Recently I’ve had the opportunity to look through a large stash of family papers related to my great uncle James Jewell, who was the director and part of the team that created The Lone Ranger, which began as a radio series on WXYZ.
The files contained some documents relating to that character and also to shows that were less successful. Many of them shared characteristics with The Lone Ranger.
As I was discussing The Lone Ranger and The Green Hornet (my grandmother, Leonore Jewell Allman, played the role of Lenore Case on that program) I thought about all of those masked superheroes created in the 1930s. The Lone Ranger and Superman were both created in 1933. The Green Hornet in 1936. Batman was created in 1939.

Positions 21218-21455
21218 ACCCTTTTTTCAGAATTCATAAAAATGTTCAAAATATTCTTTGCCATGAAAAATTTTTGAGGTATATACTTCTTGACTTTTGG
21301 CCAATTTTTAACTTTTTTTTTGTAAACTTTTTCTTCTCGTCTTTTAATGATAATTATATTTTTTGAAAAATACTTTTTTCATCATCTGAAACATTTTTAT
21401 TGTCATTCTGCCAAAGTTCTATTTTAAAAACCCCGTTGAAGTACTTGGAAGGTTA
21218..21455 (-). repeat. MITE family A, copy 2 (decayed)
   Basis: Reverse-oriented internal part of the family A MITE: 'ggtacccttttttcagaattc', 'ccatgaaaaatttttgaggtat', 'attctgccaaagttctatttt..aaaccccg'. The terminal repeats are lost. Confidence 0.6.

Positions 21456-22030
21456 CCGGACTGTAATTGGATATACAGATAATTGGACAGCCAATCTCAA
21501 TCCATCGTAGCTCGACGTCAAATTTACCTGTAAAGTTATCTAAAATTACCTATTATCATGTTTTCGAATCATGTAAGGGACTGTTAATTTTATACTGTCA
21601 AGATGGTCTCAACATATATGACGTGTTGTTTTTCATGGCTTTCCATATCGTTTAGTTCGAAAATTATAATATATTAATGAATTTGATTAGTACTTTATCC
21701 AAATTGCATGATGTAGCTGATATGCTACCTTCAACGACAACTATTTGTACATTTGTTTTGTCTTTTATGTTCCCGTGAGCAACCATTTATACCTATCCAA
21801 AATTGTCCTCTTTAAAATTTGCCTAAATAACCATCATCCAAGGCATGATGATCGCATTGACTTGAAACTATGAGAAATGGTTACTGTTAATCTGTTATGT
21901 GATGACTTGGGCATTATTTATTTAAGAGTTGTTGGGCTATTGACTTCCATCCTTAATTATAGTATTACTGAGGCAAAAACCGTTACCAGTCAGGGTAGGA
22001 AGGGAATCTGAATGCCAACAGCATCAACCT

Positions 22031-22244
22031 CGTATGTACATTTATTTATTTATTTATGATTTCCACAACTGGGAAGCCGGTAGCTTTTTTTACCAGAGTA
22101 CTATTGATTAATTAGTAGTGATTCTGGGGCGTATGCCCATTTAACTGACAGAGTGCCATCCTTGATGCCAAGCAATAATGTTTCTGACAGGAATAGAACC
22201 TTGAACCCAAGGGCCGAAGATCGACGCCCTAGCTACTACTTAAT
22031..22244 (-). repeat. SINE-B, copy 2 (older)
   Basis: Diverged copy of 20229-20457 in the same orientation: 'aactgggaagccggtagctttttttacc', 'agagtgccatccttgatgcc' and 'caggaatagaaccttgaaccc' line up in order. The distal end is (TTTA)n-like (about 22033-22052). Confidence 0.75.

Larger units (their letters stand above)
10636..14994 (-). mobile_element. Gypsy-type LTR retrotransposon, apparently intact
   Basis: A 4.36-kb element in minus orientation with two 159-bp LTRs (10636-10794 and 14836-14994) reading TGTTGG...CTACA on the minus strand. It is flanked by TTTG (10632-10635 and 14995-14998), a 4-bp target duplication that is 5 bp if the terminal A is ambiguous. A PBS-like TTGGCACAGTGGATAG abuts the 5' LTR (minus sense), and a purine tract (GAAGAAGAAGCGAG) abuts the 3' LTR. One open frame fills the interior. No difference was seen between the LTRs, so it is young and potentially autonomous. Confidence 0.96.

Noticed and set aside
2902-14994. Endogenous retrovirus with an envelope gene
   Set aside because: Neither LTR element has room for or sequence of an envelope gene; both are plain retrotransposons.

I thought about some of the articles I have been writing here about how our culture has changed since the late 19th Century. Victorians enjoyed tragic endings where the protagonists did something noble that was never revealed or rewarded. It occurred to me that these masked heroes of the early 20th Century represent a transitional period in our culture. They manage to embody both ethos through the simple expedient of a secret identity. Their deeds are known and celebrated– as Superman or The Lone Ranger– but their personal identities are not. Like a 19th Century character they do the moral thing for the good of it with no earthly reward. The people in the newsroom never know that Clark Kent is a hero. Yet he is not entirely unacknowledged as his alter ego is praised.